Forcing an amaryllis bulb to enter a new growth cycle when it should be resting is the fastest way to end up with a sickly plant that will produce inferior blooms and which will, eventually, produce no blooms at all.

Rather than exhausting the bulb, by forcing an unnatural rebloom, it is much better to simply keep an additional amaryllis plant in your home and cultivate it for a different bloom time. This means you could have one amaryllis that blooms in spring or summer and another one that blooms at Christmas. This is much better for your houseplant than having a spring bloom and then forcing the same plant to rebloom again at Christmas.

Lecture over! 😉

How do you get an amaryllis to bloom for Christmas?

Now we get to the nuts and bolts of amaryllis christmas blooms. Below are the steps you need to follow to cultivate your amaryllis bulb so the plant produces beautiful, vibrant, colorful festive flowers in time for Christmas.

Christmas Magic amaryllis
Christmas Magic amaryllis

Because these succulents follow a very defined and definite growth cycle you can ensure your amaryllis blooms for Christmas year on year simply by regulating its growth cycle.

Here are 9 steps for cultivating your amaryllis plant for a Christmas bloom:

  1. Begin with a new bulb. Alternatively, if you plan to use an existing plant you will need to force the bulb into dormancy first (follow these instructions for doing that).
  2. Use the proper process to plant the bulb in fresh soil and an adequately sized pot that allows for root growth. See this bulb planting guide for more information.
  3. By replanting the bulb in fresh soil (I only use Miracle-Gro potting mix for amaryllis) you will begin stimulating new growth in the bulb immediately. You must do this at the specified time before blooming is required (as I detail below). This is usually 8 weeks before you want to see open flowers on the plant, but not always.
  4. I have already outlined that the completed growth cycle of a mature amaryllis bulb from new growth to bloom is between 6 – 12 weeks, with the average being 8 weeks. But, because amaryllis can bloom at any time between the 6 week to 12 week stage of its growth cycle, you may find that your specific plant blooms outside of the average 8 week time frame.
  5. So, until you know the specific bloom point of your own plant I would suggest planting 2 or more amaryllis bulbs about two weeks apart. For a Christmas bloom this would mean planting one in late September and one in early October.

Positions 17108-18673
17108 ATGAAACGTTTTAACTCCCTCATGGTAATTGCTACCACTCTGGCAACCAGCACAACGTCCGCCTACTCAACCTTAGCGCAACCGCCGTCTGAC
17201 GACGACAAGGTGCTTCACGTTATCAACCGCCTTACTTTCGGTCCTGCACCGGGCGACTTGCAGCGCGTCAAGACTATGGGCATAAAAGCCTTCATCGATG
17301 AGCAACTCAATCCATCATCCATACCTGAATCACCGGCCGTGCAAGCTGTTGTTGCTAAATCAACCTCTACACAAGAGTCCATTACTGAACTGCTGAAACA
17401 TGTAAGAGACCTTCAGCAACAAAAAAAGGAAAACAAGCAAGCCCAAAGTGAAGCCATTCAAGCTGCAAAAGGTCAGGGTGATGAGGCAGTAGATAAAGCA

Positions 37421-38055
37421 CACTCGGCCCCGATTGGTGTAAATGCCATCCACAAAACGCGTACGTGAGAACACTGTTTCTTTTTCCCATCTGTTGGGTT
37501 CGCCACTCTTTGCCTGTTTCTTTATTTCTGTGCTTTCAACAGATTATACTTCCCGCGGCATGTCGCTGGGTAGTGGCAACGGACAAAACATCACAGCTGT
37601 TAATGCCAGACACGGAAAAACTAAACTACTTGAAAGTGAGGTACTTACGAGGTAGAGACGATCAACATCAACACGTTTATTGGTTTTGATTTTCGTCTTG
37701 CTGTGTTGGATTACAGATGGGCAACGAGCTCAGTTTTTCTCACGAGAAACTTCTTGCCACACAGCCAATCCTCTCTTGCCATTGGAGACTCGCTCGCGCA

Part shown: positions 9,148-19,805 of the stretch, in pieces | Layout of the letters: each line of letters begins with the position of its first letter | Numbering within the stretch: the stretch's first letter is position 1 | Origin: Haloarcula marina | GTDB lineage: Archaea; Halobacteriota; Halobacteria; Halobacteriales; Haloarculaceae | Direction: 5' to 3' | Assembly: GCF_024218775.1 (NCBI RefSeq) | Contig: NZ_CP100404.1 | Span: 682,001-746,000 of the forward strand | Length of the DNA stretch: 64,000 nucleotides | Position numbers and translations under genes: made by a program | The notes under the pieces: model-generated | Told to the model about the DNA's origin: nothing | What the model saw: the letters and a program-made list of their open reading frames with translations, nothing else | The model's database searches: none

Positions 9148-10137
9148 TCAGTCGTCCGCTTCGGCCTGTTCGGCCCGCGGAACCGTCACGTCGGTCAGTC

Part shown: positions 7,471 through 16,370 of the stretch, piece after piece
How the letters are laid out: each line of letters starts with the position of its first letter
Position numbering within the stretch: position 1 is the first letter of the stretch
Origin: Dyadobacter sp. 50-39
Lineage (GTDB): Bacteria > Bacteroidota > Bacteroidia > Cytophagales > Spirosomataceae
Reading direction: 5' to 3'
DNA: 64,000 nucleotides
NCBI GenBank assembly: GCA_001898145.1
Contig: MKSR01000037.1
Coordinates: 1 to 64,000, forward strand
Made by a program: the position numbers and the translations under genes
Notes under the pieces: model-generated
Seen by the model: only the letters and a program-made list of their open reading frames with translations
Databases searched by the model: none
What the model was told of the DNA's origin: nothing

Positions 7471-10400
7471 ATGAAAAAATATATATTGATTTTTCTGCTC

6. Amaryllis flowers will last for up to 8 weeks on the stem and up to 4 weeks in a vase. With an amaryllis plant that has an 8 week bloom time, planting the bulb in mid October means you are aiming for an early to mid December bloom. As the flowers will last for 8 weeks you are thus ensured Christmas flowers. But, because your plant may not have a 8 week bloom time (if you have a new bulb you don’t know what its bloom time is) you should plant the bulb in September, so that you are covering your bases as I explain below.
  7. As you want to guarantee a Christmas bloom, if you only have one amaryllis plant, I suggest you plant the bulb and activate new growth in mid to late Sept, about 12 weeks before Christmas. I advise this for several reasons:
    • If the amaryllis is an extremely late bloomer you will still see flowers for Christmas as you planted it 12 weeks prior.
    • If the amaryllis ends up being an extremely early bloomer, and flowers after 6 weeks, you should still have some blooms left come Christmas week.
    • If it blooms after 8 weeks, which is the average, the plant will start to bloom in November and you will have a vibrant flowers at Christmas.
    • If the amaryllis blooms anytime between weeks 9 and 11 then you will still have flowers for Christmas.
  8. As I already stated, if you want to guarantee a Christmas amaryllis bloom you should plant another amaryllis bulb about 10 – 9 weeks before Christmas, in early October. This way you are almost guaranteed to have a Christmas bloom and may end up with 2 blooming plants.
  9. After the first year you should understand the growth cycle of your specific plant and know how long it takes it to bloom. Then if you want to change its bloom time so it is in full bloom exactly during the Christmas period you can force dormancy, and then force new growth at the specified time prior to the desire bloom time, by following the instructions outlined on this website and link to in this article already.

If you plan to cut some of the flowers off the stem, for vase use, then you will want to read my article on using cut amaryllis flowers. This article contains information for the proper removal of flowers from the stem and also key insights into how to lengthen the lift-span of amaryllis flowers placed in a vase.

Will a Christmas amaryllis bloom again?

So once you have cultivated an amaryllis plant to bloom for Christmas, do you only get one year of flowers or will the plant bloom again?

Once cultivated for a Christmas bloom amaryllis will continue to rebloom for Christmas every year. Just be sure you allow the bulb to go dormant and rest after blooming has finished. Then follow the correct care routine and you will continue to get Christmas blooms for decades.

Be sure to read my extensive amaryllis watering guide as this is one of the most key fundamental care requirements that many amaryllis owners get wrong.